and Moses not only overlapped each other because they lived in the same area, they probably knew each other. Perhaps Moses was an “ear-witness” of the content of the book as Job told him the stories of losing his wealth and the hypocritical speeches of the three “comforters.” Also, perhaps Moses was an “eye witness” of Job’s home in Uz, Job’s family, and may have even met some of Job’s friends. I think Job told his amazing story of suffering to Moses who wrote it down. Moses kept the manuscript; eventually adding it to the collection of the first five books of the Old Testament. The fact that Job is the son of Issachar accounts for him being a worshiper of the God of Abraham and accounts for his multiple use of the term El Shaddai—translated Almighty—a name for God that Abraham used in Genesis 22:14 (El Shaddai means the Lord will provide). There are other biblical reasons why I think Job and Moses were contemporaries. The first of Job’s friends—Eliphaz—was a son of Esau (Gen. 36:10,11). Eliphaz was one generation older than Job. Therefore, Eliphaz, who rebuked Job, was really a crotchety old uncle who thought his family ties gave him the right to criticize Job. Also, the second “comforter” was Bildad who was probably the one mentioned as a son of Abraham and Keturah (Gen. 25:5). Bildad would have been a great uncle to Job. (In my home in the South, we would have said a great uncle once removed). Bildad’s advanced age (two generations older than Job) would have explained why he was so abrupt with Job. Many disagree with the Mosaic authorship of Job saying that Job actually wrote the book because of the phrase, “My eye has seen all [this,]” (Job 13:1). Whether Job or Moses wrote the book, only God knows for sure. I have given the facts so you can decide. Moses’ Language Ability Up until the time of Moses the Hebrew language was a crude dialect spoken by Abraham and his family as they communicated to each other. The word Hebrew comes from habru a word literally meaning, “on the other 15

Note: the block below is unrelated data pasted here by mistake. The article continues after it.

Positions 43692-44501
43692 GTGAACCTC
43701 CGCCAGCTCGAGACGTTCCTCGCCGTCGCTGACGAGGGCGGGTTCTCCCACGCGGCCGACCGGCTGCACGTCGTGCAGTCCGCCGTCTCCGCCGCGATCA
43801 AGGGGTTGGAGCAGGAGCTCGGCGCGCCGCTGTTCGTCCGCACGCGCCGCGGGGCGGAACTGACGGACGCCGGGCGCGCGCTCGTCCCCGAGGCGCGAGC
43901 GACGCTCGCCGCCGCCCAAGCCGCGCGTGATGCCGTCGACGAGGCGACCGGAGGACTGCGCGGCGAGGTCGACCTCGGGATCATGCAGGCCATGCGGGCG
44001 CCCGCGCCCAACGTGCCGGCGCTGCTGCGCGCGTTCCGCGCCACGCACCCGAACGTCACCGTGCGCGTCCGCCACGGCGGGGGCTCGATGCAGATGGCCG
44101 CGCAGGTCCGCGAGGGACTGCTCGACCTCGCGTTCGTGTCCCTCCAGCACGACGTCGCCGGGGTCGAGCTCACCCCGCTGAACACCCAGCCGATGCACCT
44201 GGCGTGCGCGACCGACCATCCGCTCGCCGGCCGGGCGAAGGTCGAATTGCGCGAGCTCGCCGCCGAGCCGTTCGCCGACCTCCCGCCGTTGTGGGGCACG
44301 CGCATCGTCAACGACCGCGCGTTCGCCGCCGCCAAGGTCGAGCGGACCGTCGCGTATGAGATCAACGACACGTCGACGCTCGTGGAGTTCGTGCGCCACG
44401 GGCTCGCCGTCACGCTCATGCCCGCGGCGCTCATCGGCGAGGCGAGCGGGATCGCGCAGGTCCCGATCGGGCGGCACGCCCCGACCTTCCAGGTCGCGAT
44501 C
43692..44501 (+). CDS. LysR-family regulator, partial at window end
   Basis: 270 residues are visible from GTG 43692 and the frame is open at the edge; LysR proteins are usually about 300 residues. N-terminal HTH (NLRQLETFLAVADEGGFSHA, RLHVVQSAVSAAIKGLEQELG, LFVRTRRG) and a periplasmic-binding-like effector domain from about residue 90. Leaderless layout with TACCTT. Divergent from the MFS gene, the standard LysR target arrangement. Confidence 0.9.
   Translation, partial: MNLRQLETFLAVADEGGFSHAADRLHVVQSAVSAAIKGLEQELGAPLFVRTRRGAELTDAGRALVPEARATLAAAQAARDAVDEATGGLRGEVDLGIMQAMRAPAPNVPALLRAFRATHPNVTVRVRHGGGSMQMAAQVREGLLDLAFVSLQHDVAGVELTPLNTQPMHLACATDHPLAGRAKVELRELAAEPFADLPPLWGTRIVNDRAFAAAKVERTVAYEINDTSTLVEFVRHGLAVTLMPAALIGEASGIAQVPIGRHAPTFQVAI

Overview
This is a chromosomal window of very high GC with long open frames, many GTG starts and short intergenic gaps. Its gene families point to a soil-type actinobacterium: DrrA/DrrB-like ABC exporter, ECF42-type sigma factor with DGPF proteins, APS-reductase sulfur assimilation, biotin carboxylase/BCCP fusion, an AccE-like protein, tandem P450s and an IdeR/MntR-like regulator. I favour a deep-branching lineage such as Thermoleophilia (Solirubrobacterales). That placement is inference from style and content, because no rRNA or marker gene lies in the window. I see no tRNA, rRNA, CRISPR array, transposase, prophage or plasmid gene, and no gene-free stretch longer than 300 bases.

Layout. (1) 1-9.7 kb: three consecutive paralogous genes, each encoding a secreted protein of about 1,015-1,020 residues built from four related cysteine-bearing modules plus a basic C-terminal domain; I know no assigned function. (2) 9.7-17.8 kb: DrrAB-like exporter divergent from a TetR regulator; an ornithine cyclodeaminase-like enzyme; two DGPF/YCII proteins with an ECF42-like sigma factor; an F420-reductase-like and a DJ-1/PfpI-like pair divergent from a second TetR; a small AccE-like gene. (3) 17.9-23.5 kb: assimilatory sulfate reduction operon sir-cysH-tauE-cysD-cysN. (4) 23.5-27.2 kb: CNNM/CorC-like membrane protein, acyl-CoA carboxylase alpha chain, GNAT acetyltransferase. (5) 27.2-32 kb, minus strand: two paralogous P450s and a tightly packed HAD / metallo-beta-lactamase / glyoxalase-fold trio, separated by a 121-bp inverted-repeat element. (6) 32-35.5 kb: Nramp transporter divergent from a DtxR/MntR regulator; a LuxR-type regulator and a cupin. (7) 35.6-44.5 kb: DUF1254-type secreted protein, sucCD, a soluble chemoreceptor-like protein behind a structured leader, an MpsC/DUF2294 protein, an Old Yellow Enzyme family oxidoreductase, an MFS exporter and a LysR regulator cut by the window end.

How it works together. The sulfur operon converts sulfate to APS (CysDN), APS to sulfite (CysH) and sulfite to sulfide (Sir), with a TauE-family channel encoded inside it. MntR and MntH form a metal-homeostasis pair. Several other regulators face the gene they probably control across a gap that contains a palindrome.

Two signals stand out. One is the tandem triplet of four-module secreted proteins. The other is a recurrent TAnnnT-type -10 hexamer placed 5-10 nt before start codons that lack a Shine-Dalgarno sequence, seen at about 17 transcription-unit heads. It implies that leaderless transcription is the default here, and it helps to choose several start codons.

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side.” The Hebrew dialect was spoken by Abraham before he was called by God when he lived on the other side of the Euphrates River. But the Hebrew language is unlike the other Semitic languages spoken in the Near East world in Moses’ day. Hebrew was a phonetically-based language. Hebrew letters were based on the sounds that were spoken. The languages of the Egyptians, Chaldeans, etc., the other languages of Moses’ day, were based on letters that are sight-picture symbols. These Near East languages did not have letter alphabets, but rather communicated their ideas by drawing images or pictures on paper or stone. Each of the thousands of letters communicates different pictures they had in their mind. There are 22 letters in the Hebrew alphabet; each letter identifies sounds of the mouth. Today, English is a phonetical language of 26 letters. In contrast, Japanese and Chinese are picture-sight languages based on thousands of picture symbols. The ancient Phoenicians were the first to develop a phonetical language, i.e., the word phonics comes from Phoenicians. We find the influence of the Phoenician language on the Egyptian culture by researching the tombs of the Egyptians pharaohs. Moses was exposed to the Phoenician influence: “Moses was learned in all the wisdom of the Egyptians, and was mighty in words and deeds” (Acts 7:22). As Moses learned the Phoenicians’ alphabet and languages, he integrated their phonetical approach to the Hebrew language, his mother tongue. Hence, Moses probably developed and perfected the written Hebrew language. Moses could have taught Hebrew to Job during their 15 years of overlapping history so that Job wrote the book in Hebrew. However, it is probably more likely that Moses penned the words of Job and later wrote the five books of the Pentateuch. One last word, while I think the evidence suggests Moses wrote the Book of Job, no one knows for sure who the author is. It’s not like Paul’s epistles where we know he wrote the books, because he introduced them with his name. Only God knows for sure who the author is, because the Holy Spirit breathed (2 Tim. 3:16) on the human author so that what he wrote 16